Football falls into the category of invasion games (Eliis, 1983; Hughes & Bartlett, 2002). To effectively implement the TGfU model within invasion games, four criteria must be met. These criteria are: the use of progressive small-sided games and analysis, inventive game creation, developing effective attacking and defensive strategies, and an effective questioning strategy (Hubball et al., 2007).
The use of small-sided games (attack vs. defence) in a smaller area is an excellent way of replicating full-sized game conditions in an invasion game context. They promote more touches with the ball, which represent more passes, the need for intelligent movement and produce more shooting opportunities, developing efficacy in these technical components and the physical skills required to perform them.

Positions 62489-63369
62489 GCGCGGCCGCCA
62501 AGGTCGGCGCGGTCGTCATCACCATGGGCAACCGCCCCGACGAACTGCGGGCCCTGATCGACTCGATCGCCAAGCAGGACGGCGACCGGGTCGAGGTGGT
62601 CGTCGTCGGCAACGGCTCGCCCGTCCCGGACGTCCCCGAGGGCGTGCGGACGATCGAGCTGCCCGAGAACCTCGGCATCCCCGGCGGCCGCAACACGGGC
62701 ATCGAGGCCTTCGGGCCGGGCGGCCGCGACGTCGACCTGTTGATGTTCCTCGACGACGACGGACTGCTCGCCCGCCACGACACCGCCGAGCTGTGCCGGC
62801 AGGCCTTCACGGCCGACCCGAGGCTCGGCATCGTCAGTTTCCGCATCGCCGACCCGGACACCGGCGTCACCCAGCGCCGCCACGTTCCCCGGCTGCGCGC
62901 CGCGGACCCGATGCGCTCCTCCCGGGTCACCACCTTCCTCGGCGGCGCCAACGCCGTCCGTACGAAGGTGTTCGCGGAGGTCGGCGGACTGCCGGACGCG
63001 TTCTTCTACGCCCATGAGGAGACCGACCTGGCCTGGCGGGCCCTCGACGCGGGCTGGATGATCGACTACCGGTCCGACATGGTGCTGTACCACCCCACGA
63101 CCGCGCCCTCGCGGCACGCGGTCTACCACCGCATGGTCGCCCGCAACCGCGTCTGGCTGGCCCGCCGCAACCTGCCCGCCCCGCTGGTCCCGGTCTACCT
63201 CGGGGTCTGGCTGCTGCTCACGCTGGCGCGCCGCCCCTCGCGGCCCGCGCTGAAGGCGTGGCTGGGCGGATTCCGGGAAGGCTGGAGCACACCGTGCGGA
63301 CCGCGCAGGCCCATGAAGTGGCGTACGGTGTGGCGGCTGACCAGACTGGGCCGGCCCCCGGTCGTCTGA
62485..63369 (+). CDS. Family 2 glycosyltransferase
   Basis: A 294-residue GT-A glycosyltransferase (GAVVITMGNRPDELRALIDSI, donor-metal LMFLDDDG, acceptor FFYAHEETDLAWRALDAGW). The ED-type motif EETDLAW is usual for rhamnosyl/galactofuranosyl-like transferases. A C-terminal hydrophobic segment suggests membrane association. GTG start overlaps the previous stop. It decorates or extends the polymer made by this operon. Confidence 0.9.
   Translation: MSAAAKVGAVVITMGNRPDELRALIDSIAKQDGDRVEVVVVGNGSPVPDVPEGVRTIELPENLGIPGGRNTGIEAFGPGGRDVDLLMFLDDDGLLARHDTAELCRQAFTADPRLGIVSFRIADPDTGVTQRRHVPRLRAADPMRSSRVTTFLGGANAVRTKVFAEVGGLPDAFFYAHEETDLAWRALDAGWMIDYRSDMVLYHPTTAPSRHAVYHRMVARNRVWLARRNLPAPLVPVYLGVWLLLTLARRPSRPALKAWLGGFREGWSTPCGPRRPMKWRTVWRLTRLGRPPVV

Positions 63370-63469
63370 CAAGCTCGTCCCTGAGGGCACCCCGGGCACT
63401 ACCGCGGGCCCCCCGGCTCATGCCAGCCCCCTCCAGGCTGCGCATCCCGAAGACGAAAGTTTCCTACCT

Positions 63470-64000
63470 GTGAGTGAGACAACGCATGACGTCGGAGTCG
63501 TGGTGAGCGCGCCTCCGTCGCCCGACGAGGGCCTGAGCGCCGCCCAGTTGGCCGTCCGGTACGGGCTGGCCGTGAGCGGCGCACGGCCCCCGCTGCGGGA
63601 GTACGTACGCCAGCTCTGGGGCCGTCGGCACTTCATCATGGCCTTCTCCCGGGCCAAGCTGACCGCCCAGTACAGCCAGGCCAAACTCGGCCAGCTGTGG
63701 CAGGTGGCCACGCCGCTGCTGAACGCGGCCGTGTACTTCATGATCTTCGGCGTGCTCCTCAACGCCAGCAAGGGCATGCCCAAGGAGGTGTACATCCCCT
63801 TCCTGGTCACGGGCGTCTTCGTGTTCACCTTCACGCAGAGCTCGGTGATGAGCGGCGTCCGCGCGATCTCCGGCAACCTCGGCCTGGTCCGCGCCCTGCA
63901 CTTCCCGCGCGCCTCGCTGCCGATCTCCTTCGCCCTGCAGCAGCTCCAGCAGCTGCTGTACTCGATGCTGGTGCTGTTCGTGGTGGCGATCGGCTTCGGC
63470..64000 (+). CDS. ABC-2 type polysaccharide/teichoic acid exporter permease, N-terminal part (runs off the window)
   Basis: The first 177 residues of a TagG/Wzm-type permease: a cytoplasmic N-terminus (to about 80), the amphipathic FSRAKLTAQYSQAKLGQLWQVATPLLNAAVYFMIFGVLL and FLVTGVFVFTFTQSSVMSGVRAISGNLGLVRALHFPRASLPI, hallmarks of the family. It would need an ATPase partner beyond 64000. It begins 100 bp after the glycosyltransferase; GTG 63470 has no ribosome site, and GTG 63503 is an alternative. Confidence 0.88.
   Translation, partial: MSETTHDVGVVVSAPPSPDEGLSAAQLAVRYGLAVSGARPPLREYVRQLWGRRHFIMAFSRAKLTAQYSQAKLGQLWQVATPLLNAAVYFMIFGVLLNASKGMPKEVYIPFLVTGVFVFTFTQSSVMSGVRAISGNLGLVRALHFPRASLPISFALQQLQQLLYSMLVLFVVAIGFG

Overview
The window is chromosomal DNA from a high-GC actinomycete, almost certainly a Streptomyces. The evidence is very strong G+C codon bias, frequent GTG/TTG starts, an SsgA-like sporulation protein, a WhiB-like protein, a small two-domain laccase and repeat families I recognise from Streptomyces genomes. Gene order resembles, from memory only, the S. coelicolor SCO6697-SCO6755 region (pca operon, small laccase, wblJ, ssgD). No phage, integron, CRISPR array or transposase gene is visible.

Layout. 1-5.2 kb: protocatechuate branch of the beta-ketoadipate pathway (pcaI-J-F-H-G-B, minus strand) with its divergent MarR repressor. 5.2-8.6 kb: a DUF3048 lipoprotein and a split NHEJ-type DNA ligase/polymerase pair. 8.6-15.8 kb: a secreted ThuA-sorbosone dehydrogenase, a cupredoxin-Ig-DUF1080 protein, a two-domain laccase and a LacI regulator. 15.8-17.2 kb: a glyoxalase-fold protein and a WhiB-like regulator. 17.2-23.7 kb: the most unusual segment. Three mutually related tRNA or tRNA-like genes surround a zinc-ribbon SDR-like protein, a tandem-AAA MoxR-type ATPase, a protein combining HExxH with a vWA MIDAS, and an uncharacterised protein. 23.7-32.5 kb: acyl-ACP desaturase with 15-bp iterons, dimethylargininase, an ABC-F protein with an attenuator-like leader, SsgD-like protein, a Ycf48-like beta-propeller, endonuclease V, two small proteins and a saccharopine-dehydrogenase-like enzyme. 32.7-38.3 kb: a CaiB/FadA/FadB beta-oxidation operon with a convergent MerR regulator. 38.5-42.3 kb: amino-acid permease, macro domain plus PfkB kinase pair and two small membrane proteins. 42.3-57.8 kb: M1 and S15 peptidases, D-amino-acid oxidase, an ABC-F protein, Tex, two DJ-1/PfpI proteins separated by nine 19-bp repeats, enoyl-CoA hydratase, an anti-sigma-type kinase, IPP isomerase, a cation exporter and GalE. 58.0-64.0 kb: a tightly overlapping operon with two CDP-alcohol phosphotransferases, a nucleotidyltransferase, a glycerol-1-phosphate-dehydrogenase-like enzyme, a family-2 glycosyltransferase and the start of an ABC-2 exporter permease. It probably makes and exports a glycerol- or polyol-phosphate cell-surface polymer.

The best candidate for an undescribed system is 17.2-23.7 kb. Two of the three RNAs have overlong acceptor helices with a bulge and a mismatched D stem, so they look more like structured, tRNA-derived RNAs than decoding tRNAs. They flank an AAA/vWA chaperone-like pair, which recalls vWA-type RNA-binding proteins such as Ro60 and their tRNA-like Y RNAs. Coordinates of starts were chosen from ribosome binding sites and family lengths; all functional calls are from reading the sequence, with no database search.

Smaller sided games although less complex in design still encourage psychological engagement. Decision making is prevalent within the game but can also be encouraged during progressions of the game structure.
Adopting a democratic teaching style and allowing learners to make decisions about how they would like the game to be played and develop sustains intrinsic motivation levels. This is in accordance with Deci & Ryan’s (1985) Self-Determination Theory whereby individuals have an intrinsic yearning to feel autonomous, competent and related to others. Self determination needs are met when learners are given opportunities to make decisions (Chatzisarantis et al., 1997).